Conversely, quartz’s engineered compositions allow for unlimited flexibility in colors, patterns, and finishes. Seamless visual harmony can be achieved throughout an entire quartz installation. But some homeowners appreciate granite’s organic uniqueness that prevents mass production.
- Distinct natural beauty from mineral deposits
- Each slab displays unique patterning
- Colors range from red, blue, brown, pink, white, black, and green
- Matches across separate pieces not guaranteed
- Consistent engineered patterns and textures
- Seamless look achieved across installation
- Hundreds of color and pattern options
- Some view surfaces as less natural than granite
Granite offers one-of-a-kind artisanal appeal, while quartz provides endless possibilities for customized designs. Your interior décor will likely guide which aesthetic you prefer.
Both granite and quartz deliver outstanding durability, making them appropriate choices for busy kitchens or baths. But quartz’s engineered compositions and resin bindings create a somewhat tougher material.
Dense natural granite remains stain-, scratch-, and chip-resistant. But its porous structure requires diligent sealing to prevent potential damage. Acids and oils can lead to etching or discoloration without proper maintenance. Quartz lacks pores to allow penetration but can potentially scrape or dull over time.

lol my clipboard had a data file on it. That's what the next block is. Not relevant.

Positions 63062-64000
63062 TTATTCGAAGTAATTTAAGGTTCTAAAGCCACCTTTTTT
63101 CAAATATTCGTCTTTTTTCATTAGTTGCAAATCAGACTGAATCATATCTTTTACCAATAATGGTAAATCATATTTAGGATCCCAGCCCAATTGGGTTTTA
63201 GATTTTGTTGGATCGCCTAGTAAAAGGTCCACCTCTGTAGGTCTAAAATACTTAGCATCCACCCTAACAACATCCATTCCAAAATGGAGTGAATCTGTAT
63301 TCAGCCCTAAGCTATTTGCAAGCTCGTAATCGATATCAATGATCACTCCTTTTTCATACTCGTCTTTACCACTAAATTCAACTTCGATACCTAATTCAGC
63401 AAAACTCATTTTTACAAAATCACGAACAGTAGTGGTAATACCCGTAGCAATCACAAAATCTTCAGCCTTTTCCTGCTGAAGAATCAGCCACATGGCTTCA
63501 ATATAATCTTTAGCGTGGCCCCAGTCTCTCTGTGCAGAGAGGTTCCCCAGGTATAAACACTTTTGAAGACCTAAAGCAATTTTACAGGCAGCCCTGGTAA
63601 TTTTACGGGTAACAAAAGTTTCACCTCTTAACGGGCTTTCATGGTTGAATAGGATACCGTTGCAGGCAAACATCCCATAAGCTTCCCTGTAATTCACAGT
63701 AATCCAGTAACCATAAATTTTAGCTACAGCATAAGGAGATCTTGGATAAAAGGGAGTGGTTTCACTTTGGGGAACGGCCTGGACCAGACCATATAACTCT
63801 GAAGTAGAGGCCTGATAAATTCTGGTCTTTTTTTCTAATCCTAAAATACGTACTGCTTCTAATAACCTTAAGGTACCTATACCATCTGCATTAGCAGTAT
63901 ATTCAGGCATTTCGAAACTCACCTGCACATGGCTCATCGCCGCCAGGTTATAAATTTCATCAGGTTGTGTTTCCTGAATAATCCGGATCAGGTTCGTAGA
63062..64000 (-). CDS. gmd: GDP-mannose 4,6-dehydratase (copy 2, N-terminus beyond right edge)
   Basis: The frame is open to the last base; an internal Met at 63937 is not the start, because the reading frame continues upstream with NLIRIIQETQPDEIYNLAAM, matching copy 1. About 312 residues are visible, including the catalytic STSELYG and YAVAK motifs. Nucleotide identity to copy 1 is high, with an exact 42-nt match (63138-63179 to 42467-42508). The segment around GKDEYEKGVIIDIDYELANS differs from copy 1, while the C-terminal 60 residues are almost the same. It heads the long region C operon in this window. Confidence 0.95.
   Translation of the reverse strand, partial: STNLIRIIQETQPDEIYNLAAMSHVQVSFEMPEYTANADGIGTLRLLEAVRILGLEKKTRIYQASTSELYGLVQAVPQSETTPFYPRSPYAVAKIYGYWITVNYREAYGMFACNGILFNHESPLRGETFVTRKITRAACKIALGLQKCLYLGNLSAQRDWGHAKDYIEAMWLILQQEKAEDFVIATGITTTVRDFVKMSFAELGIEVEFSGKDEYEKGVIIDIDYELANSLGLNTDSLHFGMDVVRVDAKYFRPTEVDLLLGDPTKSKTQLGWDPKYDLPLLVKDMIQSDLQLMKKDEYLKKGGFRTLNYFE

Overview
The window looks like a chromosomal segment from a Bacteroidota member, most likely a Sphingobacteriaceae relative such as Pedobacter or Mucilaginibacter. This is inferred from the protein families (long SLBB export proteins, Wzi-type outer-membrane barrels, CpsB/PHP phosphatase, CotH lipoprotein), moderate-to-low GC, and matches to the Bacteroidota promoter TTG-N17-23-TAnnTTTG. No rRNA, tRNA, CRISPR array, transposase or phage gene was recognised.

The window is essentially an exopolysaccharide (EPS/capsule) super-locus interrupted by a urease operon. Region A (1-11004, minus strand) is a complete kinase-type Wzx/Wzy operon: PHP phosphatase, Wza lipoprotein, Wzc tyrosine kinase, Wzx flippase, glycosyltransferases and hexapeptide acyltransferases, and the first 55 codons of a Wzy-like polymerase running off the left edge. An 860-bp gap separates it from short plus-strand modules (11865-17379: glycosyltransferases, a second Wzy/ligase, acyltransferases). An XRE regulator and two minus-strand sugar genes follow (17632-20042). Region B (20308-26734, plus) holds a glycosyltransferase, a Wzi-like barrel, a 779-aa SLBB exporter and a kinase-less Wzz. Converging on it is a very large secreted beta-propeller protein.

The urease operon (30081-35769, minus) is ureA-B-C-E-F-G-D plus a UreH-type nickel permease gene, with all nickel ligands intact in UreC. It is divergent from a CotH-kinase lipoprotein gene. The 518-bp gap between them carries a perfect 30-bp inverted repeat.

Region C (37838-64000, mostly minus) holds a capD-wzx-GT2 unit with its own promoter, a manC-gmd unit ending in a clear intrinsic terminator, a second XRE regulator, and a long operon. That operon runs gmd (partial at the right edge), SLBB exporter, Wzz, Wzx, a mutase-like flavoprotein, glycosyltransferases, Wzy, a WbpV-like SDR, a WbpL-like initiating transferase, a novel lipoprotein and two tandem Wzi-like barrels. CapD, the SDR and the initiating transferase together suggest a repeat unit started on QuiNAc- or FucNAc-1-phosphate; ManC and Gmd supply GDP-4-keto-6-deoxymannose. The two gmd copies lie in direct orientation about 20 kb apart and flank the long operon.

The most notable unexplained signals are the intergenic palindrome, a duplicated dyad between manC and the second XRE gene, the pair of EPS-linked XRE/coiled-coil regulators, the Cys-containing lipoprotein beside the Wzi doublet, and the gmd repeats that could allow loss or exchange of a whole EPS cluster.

- Extremely hard and dense natural stone
- Resists scratches, stains, and chips
- Porous material requires regular sealing
- Acids and oils can potentially etch surface
- Non-porous, stain-resistant surface
- More flexible resin helps prevent chips and cracks
- Withstands scratches and heat damage
- Not fully scratch- or damage-proof
- Can lose shine without re-polishing over time
Quartz rates slightly higher for durability overall. But both materials deliver excellent performance when properly cared for.
Home chefs and busy families often gravitate toward quartz countertops due to the minimal maintenance the engineered material requires compared to natural stone granite. The latter demands regular sealing to retain its integrity and beauty long-term.
You can care for everyday spills and messes on quartz using just soap and water since liquid cannot penetrate the surface. Granite needs prompt cleaning and sealing after any exposure to potential staining agents. Acidic liquids like wine or juice especially require immediate action if spilled on granite.